Real-time control of the plasma profiles (current density, pressure and flow) is one of the major issues for sustaining internal transport barriers (ITB) in a high performance plasma, with a large bootstrap current fraction. We have recently investigated the experimental and numerical aspects of the simultaneous control of the current and pressure profiles in JET ITB discharges. The current density and the electron temperature were successfully controlled via the safety factor profile (or via its inverse the tau-profile) and the {rho}{sup *}{sub Te} profile respectively. The results of these new studies are presented. With only a limited number of actuators, the technique aims at minimizing an integral square error signal which combines the 2 profiles, rather than attempting to control plasma parameters at some given radii with great precision. The resulting fuzziness of the control scheme allows the plasma to relax towards a physically accessible non-linear state which may not be accurately known in advance, but is close enough to the requested one to provide the required plasma performance. Closed loop experiments have allow to reach different target q and {rho}{sup *}{sub Te} profiles, and to some degree, to displace the region of maximum electron temperature gradient. The control has also shown some robustness in front of rapid transients.

  18. Laser Doppler vibrometry experiment on a piezo-driven slot synthetic jet in water

    Directory of Open Access Journals (Sweden)

    Broučková Zuzana

    2015-01-01

    Full Text Available The present study deals with a slot synthetic jet (SJ issuing from an actuator into quiescent surroundings and driven by a piezoceramic transducer. The actuator slot width was 0.36 mm, with a drive frequency proposed near the theoretical natural frequency of the actuator. The working fluid was water at room temperature. The present experiments used flow visualization (a laser-induced fluorescence technique and laser Doppler vibrometry methods. Flow visualization was used to identify SJ formation, to demonstrate its function, and to estimate SJ velocity. Laser Doppler vibrometry was used to quantify diaphragm displacement and refine operating parameters. Phase averaging yielded a spatial and temporal diaphragm deflection during the actuation period. Taking incompressibility and continuity into consideration, the velocity in the actuator slot and the Reynolds number of the SJ were evaluated as 0.21 m/s and 157, respectively. The present results confirmed a SJ actuator function at the resonance frequency of approximately 46 Hz, which corresponds closely with the theoretical evaluation. The laser Doppler vibrometry results corresponded closely with an estimation of SJ velocity by the present flow visualization.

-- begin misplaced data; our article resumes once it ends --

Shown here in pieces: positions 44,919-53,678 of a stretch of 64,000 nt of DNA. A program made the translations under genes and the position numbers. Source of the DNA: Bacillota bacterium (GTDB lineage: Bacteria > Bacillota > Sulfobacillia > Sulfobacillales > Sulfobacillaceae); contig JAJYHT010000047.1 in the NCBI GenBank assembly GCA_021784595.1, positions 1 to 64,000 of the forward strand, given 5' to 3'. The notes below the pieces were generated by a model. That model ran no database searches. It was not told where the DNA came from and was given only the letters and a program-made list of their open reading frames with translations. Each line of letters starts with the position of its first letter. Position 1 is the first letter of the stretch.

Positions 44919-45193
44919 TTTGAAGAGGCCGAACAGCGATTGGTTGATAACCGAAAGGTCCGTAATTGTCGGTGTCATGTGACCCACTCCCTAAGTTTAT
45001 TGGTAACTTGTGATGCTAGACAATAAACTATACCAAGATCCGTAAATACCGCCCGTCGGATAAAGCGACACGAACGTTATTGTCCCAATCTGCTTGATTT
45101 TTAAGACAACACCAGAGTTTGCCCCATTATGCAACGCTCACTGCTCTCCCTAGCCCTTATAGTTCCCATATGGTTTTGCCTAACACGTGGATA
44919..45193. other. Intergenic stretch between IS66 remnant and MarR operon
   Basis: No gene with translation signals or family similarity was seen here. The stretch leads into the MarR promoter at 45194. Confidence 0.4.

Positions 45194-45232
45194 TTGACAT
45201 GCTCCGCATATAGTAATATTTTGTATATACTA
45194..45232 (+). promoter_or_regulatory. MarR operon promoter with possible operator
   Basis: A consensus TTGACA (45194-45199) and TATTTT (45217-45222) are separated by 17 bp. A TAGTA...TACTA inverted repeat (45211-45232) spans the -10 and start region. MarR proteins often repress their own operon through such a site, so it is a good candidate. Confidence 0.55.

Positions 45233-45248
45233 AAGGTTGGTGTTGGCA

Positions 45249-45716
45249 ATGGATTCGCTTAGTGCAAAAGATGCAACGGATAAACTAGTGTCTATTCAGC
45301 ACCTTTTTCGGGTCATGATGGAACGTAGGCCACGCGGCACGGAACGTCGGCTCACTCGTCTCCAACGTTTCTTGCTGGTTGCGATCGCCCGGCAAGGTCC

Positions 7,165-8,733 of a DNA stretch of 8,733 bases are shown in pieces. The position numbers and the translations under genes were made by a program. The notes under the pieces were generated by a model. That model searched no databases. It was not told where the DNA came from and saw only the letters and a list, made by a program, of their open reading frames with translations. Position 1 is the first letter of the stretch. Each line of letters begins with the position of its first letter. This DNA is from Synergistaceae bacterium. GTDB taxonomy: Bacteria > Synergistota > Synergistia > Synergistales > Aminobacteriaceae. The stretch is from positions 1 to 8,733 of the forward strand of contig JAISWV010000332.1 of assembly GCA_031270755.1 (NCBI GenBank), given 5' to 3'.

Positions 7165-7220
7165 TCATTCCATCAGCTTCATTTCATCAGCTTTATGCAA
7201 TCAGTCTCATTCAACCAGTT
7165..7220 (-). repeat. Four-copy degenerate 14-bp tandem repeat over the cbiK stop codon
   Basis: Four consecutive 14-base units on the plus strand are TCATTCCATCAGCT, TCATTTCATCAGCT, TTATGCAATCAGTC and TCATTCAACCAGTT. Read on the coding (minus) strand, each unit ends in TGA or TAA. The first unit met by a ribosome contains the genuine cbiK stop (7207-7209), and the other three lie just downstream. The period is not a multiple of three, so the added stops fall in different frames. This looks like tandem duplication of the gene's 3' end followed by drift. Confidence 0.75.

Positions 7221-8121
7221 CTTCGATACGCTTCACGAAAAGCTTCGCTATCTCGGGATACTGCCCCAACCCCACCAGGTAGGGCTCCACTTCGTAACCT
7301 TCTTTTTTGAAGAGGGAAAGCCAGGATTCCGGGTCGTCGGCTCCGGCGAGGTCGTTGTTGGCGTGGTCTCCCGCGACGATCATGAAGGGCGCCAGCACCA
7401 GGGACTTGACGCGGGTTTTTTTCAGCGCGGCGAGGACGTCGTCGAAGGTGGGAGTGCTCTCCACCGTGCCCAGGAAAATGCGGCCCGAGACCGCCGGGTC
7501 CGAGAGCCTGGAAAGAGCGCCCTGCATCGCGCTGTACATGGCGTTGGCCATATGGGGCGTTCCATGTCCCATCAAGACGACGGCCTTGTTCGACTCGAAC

19. Dose Rate Experiment at JET for Benchmarking the Calculation Direct One Step Method

    International Nuclear Information System (INIS)

    Angelone, M.; Petrizzi, L.; Pillon, M.; Villari, R.; Popovichev, S.

    2006-01-01

    Neutrons produced by D-D and D-T plasmas induce the activation of tokamak materials and of components. The development of reliable methods to assess dose rates is a key issue for maintenance and operating nuclear machines, in normal and off-normal conditions. In the frame of the EFDA Fusion Technology work programme, a computational tool based upon MCNP Monte Carlo code has been developed to predict the dose rate after shutdown: it is called Direct One Step Method (D1S). The D1S is an innovative approach in which the decay gammas are coupled to the neutrons as in the prompt case and they are transported in one single step in the same run. Benchmarking of this new tool with experimental data taken in a complex geometry like that of a tokamak is a fundamental step to test the reliability of the D1S method. A dedicated benchmark experiment was proposed for the 2005-2006 experimental campaign of JET. Two irradiation positions have been selected for the benchmark: one inner position inside the vessel, not far from the plasma, called the 2 upper irradiation end (IE2), where neutron fluence is relatively high. The second position is just outside a vertical port in an external position (EX). Here the neutron flux is lower and the dose rate to be measured is not very far from the residual background. Passive detectors are used for in-vessel measurements: the high sensitivity Thermo Luminescent Dosimeters (TLDs) GR-200A (natural LiF), which ensure measurements down to environmental dose level. An active detector of Geiger-Muller (GM) type is used for out of vessel dose rate measurement. Before their use the detectors were calibrated in a secondary gamma-ray standard (Cs-137 and Co-60) facility in term of air-kerma. The background measurement was carried-out in the period July -September 2005 in the outside position EX using the GM tube and in September 2005 inside the vacuum vessel using TLD detectors located in the 2 Upper irradiation end IE2. In the present work